Whatever the reason, there appears to be a reluctance to commit wholeheartedly to threat information sharing. Clearly, enterprises need greater assurance of the benefits and safety of pooling their experiences and databases. Time for a top-down approach?
If we are all to start sharing our cyber-threat information, It is important that governments lead by example. After all, their resources and reach far outweigh that of most private industries.
To this end, the Department of Homeland Security established the Cyber Information Sharing and Collaboration Program with the aim of greasing the information pipeline between public and private entities. More than 200 businesses in the program, receiving direct, credible threat information; worryingly, most still don't use this information to prevent attacks. This could be a resource issue or relate to the quality of the indicators they receive, which might not include enough information to determine relevance or urgency.
Clearly, we are still some way from achieving an acceptable tradeoff between satisfying calls from the private sector for greater federal cooperation, and fears from the intelligence community that greater declassification and sharing of information with private companies could put technical sources and methods at risk.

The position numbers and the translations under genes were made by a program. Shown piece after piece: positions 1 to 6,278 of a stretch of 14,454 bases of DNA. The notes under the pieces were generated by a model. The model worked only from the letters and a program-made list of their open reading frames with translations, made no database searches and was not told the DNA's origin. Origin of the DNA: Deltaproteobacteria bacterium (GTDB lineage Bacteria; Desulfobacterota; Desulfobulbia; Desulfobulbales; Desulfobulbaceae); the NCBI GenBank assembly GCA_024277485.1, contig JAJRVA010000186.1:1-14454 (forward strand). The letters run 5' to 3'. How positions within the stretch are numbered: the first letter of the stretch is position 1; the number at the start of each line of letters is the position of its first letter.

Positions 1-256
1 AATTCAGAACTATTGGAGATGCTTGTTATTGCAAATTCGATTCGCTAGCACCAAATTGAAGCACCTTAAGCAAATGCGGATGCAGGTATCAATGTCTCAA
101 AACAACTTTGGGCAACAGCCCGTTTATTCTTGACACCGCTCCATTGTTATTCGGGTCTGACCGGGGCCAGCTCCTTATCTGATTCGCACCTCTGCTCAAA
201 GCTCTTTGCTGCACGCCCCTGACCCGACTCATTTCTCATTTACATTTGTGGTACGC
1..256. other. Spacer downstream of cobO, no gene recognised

Top-down isn't quite there yet. This calls for Plan B.
Since its informal inception in 2014 by Fortinet, McAfee, Palo Alto Networks, and Symantec, the Cyber Threat Alliance (CTA), is quietly pooling intelligence about all things cybersecurity. A white paper on the value of cyber-community collaboration in 2015 made enough waves to warrant a full-scale relaunch in 2017 as an independent, not for profit, organization dedicated to the dissemination of advanced threat information amongst businesses and organizations of all types and sizes. Members can send anonymized Structured Threat Information Expression (STIX™) packages with threat observables to the CTA platform. CTAs own algorithm scores the submissions and returns real, actionable and contextualized threat data. At present, daily submissions reach approximately 65,000 STIX™ packages per day, meaning businesses of all types and levels of liquidity can avail of an extensive wellspring of cyber-threat data. Speaking about the benefits of cyber-threat collaboration, Neil Jenkins, former Department of Homeland Security Cybersecurity official, leading the CTA initiative, says this: